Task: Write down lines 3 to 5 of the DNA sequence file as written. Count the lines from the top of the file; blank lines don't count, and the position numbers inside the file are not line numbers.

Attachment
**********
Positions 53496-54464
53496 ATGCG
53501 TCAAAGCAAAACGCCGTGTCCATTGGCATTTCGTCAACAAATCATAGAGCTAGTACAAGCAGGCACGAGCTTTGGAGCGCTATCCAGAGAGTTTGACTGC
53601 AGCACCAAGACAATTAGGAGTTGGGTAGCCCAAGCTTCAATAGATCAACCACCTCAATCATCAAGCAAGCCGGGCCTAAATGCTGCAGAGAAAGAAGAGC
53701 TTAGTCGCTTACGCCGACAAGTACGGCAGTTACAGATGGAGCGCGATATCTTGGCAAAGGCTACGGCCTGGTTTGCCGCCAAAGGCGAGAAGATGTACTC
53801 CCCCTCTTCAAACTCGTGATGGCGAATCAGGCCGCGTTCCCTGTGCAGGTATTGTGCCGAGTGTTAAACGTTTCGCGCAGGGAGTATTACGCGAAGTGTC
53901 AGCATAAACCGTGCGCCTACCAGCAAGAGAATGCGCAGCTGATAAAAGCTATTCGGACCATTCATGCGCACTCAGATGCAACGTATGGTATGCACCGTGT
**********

53501 TCAAAGCAAAACGCCGTGTCCATTGGCATTTCGTCAACAAATCATAGAGCTAGTACAAGCAGGCACGAGCTTTGGAGCGCTATCCAGAGAGTTTGACTGC
53601 AGCACCAAGACAATTAGGAGTTGGGTAGCCCAAGCTTCAATAGATCAACCACCTCAATCATCAAGCAAGCCGGGCCTAAATGCTGCAGAGAAAGAAGAGC
53701 TTAGTCGCTTACGCCGACAAGTACGGCAGTTACAGATGGAGCGCGATATCTTGGCAAAGGCTACGGCCTGGTTTGCCGCCAAAGGCGAGAAGATGTACTC